Nest Box Update 6.4.19

So far this season we’ve fledged 9 bluebirds and 8 chickadees from the 6 nest boxes on our bluebird trail. We currently have 5 house wren nestlings in one nest box and a new nest started for what may be a second brood of bluebirds. Though the house wren nest at the Cow Pasture originally held 6 eggs, only five have hatched. The nestlings look to be healthy but probably won’t fledge til after next week’s inspection. The nest boxesRead more

Nest Box Update 5.28.19

Since last week’s inspection of the six nest boxes at the museum, at least five eggs have hatched, four nestlings have fledged, and a new nest has been started. The house wren eggs that were in the nest box at the Cow Pasture have hatched. The nest held six eggs, but it’s difficult to determine if there are five or six nestlings in the nest. See for yourself at left.   There has been no activity in the nest boxRead more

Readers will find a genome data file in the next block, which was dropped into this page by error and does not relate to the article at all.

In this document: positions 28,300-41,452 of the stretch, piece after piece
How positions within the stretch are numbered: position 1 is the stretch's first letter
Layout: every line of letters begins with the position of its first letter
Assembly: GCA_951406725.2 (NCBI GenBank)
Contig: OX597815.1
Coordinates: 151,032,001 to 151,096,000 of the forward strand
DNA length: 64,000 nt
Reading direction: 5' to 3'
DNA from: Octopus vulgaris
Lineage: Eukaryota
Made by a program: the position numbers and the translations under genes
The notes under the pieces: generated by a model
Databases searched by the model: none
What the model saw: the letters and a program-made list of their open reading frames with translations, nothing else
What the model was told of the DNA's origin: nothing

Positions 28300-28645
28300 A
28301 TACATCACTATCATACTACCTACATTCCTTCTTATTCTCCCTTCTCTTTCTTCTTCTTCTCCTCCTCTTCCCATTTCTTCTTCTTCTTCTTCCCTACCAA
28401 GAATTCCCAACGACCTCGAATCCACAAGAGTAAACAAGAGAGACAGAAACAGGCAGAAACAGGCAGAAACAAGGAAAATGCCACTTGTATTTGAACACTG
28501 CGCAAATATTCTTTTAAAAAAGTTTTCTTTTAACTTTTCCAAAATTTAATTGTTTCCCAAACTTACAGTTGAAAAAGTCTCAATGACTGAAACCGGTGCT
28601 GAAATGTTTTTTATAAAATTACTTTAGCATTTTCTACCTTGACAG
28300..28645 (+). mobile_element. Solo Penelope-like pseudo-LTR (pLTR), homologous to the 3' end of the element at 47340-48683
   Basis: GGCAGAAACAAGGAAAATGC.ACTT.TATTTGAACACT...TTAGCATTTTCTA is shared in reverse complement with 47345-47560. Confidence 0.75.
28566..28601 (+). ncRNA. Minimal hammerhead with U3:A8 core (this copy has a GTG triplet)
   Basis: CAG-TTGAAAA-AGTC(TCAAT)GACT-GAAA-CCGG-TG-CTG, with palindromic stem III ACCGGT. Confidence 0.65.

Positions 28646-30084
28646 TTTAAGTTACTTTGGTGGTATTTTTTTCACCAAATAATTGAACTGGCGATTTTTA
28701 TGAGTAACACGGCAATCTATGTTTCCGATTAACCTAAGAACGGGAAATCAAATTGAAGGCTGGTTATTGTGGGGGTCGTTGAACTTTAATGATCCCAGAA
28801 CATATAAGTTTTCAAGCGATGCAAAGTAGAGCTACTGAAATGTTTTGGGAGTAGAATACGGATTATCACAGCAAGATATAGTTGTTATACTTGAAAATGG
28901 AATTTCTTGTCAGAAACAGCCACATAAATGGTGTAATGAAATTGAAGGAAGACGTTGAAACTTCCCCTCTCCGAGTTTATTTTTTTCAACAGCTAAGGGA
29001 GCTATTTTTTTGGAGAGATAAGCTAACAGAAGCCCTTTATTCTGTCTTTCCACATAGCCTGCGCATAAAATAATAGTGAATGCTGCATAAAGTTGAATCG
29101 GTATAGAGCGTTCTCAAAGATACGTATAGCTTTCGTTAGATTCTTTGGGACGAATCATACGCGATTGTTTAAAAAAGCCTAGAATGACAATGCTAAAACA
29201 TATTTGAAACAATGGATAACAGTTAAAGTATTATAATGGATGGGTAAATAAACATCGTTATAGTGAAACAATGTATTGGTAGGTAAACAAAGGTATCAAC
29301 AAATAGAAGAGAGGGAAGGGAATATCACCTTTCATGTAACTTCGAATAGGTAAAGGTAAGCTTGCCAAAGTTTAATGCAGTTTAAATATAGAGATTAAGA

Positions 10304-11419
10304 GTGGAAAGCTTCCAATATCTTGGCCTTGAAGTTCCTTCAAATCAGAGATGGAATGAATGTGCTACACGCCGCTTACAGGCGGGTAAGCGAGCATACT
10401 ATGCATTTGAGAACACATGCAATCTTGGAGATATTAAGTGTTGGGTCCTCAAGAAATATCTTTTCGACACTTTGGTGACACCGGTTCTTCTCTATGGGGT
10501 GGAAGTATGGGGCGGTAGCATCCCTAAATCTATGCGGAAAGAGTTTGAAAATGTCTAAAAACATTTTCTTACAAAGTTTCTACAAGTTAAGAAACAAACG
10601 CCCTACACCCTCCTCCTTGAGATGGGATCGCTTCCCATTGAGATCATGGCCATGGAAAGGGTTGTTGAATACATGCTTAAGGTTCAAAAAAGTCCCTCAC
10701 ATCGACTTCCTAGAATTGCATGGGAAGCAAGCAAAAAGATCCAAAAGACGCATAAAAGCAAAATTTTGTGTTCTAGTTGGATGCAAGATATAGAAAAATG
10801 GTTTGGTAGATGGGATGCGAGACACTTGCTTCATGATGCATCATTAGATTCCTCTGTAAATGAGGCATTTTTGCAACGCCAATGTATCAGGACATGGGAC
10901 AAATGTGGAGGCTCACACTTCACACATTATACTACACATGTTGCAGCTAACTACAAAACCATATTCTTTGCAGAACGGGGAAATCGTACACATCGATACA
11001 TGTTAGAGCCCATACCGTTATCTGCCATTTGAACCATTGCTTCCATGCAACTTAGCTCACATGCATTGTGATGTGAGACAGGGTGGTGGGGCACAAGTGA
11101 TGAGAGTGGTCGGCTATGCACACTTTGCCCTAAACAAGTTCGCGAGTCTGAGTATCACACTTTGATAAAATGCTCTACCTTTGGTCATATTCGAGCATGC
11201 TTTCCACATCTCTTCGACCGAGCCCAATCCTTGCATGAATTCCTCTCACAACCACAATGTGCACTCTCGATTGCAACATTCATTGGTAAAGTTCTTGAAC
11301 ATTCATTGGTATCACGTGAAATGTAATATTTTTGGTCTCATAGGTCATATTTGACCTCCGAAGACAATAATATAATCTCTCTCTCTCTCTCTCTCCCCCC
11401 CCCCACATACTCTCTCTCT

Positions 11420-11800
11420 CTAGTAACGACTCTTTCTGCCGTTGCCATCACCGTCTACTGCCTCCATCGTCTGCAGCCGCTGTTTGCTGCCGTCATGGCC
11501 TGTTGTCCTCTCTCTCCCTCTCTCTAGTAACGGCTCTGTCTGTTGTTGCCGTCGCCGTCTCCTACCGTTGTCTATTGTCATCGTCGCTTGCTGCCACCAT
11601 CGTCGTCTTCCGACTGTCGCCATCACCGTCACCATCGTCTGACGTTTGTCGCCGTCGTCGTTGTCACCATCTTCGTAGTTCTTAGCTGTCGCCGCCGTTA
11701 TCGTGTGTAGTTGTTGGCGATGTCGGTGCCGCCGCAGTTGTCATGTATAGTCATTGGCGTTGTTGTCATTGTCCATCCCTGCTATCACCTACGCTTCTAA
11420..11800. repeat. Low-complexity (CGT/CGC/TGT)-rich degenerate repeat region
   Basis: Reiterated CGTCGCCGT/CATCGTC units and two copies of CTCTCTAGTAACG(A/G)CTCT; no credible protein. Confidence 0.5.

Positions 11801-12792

Nest Box Update 5.21.19

We currently have two active nests, one with eggs and one with fledgling-sized bluebirds. The remaining four nest boxes are empty except for some scattered house wren twigs in two of the boxes. The nest box at the Cow Pasture still contains 6 house wren eggs. An adult flew out of the box as I approached so it appears the eggs are being incubated and should hatch soon. There’s still the beginnings of a house wren nest at the nestRead more

Nest Box Update 5.14.19

The news from the Bluebird Trail here at the Museum of Life and Science is all good. We have three active nests, two bluebird nests and one house wren nest. The bluebirds have nine nestlings which should fledge soon and the wren’s have finally laid eggs. The house wren nest in the nest box at the Cow Pasture near the Ellerbe Creek Railway Train Tunnel now has 6 shiny eggs. A bird flew out of the nest as I openedRead more

Blind Snake

While walking along the path on the Dino Trail the other day, a small brown snake entered the path in front of me from the banana trees and palms that line the paved walkway. The pattern on the back of the approximately 10″ – 11″ snake immediately identified it as a copperhead. According to the literature, copperheads are born live in late summer or early fall. They’re 8” – 9” at birth. This snake was born last year. There wasRead more